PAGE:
By Stefan Hamerich
Imagine taking your large family on holiday with your three-seat row van. Family road trips are often where some of the best conversations happen, so it wouldn’t be unusual for the driver to be speaking to someone in the back seat – or the way back seat. In larger cars like the big family van, it could well be that people in the last row have a hard time hearing and understanding the people in the front. The typical solution? Shouting – which will grow tiresome if you are spending a few hours in the car – or, even worse, leaning back or possibly even turning your head to let people better hear what you are saying. But while driving, this is clearly not a good idea, as these tendencies can cause fatigue or distraction and clearly compromise safety.
From a technical standpoint, the acoustic loss between the ear of the person in the back seat and the mouth of the driver could be up to 15 decibels. That means that what starts in the front seat as speaking in a normal volume arrives to the back seat only as a whisper. So, communication can easily be blocked or distorted, which is hard for a driver who mainly needs to focus on the road ahead.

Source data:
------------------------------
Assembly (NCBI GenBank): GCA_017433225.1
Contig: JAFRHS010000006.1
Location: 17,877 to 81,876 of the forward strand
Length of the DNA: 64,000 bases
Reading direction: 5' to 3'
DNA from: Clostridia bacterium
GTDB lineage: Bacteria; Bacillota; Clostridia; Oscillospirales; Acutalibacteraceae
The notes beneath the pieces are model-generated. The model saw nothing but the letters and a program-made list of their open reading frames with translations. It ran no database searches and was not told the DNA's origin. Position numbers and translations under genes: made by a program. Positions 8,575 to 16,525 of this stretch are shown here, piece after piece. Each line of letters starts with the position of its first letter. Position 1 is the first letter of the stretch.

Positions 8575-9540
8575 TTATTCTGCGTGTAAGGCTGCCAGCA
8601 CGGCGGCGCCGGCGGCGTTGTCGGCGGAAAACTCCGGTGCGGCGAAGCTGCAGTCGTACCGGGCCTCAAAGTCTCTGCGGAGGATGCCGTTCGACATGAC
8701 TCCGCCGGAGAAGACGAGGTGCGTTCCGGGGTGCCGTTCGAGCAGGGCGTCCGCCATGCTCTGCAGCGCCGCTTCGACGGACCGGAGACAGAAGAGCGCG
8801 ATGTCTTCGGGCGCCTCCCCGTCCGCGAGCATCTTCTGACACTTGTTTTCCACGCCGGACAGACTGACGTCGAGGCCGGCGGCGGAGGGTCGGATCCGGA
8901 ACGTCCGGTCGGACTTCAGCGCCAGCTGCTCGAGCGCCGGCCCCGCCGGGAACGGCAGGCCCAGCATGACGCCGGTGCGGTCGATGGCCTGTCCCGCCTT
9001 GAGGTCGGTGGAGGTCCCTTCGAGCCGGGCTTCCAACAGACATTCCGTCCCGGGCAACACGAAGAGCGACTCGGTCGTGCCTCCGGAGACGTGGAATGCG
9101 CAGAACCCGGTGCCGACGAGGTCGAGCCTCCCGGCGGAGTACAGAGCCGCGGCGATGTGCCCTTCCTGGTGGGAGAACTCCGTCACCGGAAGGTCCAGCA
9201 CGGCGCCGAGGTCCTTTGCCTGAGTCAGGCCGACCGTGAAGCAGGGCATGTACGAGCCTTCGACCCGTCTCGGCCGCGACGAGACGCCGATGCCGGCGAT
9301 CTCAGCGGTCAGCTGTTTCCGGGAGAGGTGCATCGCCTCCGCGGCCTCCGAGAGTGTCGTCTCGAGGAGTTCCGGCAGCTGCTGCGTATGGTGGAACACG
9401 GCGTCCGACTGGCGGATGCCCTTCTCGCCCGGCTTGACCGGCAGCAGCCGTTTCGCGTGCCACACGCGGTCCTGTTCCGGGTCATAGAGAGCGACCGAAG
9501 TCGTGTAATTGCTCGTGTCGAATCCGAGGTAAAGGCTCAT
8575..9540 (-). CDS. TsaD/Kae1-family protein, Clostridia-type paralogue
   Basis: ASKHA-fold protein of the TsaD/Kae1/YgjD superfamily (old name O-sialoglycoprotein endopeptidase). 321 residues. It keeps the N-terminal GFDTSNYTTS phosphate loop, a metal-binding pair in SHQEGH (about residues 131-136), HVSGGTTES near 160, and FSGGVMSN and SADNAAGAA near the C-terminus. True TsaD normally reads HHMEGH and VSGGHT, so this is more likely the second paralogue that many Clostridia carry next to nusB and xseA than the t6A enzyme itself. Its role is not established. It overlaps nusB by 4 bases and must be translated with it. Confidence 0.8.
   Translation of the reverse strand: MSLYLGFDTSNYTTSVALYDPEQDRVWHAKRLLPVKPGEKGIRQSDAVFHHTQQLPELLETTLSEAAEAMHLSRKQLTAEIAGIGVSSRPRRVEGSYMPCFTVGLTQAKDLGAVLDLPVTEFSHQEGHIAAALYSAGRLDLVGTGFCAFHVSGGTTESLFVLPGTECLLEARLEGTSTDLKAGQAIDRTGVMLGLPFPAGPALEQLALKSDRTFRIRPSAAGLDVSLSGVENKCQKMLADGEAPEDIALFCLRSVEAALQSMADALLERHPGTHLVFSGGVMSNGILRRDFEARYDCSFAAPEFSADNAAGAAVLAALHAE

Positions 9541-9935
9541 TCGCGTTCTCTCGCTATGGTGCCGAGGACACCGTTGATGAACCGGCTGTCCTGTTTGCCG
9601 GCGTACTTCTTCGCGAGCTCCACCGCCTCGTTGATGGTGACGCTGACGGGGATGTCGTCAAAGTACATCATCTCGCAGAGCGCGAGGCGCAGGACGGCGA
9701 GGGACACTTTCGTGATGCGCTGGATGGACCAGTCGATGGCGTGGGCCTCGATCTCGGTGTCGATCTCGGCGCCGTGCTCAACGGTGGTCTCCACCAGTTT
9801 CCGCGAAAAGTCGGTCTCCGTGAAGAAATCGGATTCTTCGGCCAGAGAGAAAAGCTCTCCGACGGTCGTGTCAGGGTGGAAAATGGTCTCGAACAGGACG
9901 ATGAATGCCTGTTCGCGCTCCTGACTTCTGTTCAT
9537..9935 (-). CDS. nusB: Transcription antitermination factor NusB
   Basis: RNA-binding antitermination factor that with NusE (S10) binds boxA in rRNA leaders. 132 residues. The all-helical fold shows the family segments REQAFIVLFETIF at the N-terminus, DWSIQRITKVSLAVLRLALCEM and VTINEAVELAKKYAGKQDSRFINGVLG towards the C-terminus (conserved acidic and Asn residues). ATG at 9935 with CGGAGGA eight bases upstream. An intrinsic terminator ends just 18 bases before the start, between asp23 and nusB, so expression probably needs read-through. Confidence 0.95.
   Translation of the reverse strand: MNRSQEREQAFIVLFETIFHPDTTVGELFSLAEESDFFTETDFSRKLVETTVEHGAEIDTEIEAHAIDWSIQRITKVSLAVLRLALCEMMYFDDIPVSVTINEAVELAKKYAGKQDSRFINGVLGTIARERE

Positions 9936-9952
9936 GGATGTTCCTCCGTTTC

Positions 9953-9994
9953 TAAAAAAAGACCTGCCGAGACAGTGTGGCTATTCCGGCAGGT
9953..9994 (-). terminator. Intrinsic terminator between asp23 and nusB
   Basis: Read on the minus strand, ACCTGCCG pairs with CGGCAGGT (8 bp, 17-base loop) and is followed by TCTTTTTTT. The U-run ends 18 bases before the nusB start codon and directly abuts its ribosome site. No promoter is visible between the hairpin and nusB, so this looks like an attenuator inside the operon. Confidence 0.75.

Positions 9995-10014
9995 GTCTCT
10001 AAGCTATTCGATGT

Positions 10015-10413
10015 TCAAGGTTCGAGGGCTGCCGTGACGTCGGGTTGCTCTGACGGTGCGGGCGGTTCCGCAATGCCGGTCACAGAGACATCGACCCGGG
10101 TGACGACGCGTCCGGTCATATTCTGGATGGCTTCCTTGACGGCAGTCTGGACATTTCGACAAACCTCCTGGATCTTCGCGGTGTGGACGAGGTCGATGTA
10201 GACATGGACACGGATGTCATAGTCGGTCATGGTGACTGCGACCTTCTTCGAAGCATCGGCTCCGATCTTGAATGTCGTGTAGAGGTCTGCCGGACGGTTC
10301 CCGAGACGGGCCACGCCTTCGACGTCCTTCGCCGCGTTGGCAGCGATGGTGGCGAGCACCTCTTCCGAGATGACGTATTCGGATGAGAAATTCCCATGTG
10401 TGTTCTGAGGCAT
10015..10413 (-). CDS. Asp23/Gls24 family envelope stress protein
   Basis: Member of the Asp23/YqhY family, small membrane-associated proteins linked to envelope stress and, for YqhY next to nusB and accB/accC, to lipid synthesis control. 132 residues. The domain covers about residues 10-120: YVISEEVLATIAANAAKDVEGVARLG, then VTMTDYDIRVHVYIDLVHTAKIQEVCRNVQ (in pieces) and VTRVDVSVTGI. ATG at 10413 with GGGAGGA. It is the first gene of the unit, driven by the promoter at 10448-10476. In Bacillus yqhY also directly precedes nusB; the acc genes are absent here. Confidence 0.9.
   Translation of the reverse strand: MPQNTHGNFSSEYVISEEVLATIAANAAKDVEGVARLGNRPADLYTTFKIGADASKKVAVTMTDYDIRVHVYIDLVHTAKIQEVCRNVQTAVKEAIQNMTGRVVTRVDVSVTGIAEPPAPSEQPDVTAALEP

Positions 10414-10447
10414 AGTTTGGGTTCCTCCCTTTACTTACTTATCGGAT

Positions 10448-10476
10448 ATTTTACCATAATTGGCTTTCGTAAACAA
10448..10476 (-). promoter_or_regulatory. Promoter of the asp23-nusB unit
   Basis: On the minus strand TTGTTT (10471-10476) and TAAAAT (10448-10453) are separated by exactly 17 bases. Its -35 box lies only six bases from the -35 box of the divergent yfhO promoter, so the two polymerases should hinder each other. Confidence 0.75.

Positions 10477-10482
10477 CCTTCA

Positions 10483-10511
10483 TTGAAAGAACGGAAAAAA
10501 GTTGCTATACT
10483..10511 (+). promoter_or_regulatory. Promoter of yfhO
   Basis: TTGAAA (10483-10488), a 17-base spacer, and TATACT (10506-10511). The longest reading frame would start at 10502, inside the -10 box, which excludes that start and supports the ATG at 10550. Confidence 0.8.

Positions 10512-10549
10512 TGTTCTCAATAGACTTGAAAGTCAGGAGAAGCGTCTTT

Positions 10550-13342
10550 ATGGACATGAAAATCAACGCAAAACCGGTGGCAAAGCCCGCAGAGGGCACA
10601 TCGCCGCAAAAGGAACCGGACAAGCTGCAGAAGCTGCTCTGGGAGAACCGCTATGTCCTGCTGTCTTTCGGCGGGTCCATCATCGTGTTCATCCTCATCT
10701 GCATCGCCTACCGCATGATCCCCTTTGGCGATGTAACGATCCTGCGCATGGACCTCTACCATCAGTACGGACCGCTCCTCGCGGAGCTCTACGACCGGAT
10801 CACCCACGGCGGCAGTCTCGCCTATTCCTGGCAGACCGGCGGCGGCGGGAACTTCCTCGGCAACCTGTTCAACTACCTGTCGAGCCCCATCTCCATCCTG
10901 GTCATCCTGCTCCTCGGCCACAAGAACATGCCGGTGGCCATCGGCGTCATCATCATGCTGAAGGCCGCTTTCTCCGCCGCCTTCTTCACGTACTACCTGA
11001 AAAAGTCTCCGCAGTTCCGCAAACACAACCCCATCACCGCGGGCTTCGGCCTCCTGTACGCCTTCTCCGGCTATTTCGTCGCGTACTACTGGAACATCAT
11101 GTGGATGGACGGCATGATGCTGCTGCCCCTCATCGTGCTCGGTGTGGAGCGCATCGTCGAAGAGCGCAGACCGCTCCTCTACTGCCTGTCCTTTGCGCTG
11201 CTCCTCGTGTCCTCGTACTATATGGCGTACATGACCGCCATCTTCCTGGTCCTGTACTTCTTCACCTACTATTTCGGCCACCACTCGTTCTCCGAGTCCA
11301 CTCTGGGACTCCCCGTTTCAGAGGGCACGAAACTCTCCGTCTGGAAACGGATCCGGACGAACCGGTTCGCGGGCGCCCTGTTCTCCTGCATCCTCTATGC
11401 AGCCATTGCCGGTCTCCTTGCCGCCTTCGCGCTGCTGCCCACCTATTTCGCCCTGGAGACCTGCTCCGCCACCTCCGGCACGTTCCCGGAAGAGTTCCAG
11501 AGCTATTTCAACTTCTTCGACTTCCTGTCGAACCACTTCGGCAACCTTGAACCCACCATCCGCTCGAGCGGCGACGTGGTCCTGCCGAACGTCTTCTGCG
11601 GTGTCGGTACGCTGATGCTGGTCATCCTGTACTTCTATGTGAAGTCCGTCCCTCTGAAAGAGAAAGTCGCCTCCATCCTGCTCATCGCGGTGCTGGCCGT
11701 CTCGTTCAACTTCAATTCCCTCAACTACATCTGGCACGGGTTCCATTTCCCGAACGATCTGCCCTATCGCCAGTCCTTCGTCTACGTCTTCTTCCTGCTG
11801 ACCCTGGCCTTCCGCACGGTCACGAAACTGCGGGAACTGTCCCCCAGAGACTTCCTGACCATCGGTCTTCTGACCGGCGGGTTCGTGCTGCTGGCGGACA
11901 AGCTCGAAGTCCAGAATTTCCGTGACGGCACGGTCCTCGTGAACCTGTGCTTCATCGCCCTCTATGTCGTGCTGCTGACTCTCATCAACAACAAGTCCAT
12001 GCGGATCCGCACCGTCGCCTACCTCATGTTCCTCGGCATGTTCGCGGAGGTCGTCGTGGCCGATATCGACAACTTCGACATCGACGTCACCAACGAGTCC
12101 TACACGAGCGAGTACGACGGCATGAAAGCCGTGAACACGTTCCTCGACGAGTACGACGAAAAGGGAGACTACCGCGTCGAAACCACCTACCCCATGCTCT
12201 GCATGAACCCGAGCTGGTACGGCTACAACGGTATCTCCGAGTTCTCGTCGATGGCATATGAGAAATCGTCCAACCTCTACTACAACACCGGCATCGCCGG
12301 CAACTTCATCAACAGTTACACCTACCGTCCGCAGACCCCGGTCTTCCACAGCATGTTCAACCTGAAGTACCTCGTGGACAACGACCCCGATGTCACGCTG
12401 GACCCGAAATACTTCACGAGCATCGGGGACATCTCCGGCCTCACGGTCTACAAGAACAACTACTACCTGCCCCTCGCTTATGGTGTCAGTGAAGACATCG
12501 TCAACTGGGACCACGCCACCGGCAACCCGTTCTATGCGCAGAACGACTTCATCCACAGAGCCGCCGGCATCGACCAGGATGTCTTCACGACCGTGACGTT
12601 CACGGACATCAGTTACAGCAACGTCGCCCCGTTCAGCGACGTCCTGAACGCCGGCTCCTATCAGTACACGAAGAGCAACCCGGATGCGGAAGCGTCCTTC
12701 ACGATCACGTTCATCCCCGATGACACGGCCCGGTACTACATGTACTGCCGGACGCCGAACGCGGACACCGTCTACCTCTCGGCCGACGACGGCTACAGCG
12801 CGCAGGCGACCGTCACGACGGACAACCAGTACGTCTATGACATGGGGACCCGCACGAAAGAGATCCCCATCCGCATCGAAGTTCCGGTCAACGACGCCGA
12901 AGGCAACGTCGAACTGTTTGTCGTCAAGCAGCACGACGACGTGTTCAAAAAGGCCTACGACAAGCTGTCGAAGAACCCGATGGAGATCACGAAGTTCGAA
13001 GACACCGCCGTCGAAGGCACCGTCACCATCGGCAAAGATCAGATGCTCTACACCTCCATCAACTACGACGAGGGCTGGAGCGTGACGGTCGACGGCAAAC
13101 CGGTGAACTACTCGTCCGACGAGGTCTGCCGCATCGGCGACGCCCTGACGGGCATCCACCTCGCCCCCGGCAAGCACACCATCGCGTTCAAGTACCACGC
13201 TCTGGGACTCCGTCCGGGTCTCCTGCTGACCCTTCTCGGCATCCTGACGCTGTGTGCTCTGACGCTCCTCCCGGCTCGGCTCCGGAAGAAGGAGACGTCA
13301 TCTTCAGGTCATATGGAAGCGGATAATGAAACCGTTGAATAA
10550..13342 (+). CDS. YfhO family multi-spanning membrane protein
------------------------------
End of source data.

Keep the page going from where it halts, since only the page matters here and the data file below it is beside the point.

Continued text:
To overcome such tricky situations, Cerence has created In-Car Communication (ICC). ICC picks up speech from people in the front row and plays back the audio via the car’s speakers for the rear seats, or vice versa from back to front. ICC also uses Cerence’s signal processing technique to filter out noise, ensuring a clear signal and eliminating echo. All of this with extremely low latency – AKA high speed – a critical feature of such a system.
Driving vehicles equipped with ICC, such as the Mercedes V-Class or the new 2021 Cadillac Escalade, greatly enhances the user experience by helping to improve communication between passengers within the vehicle and minimizing distraction for the driver. While technically complex, the end result of ICC is so subtle that people don’t even realize its presence – and we think that’s just how great technology in the car should be.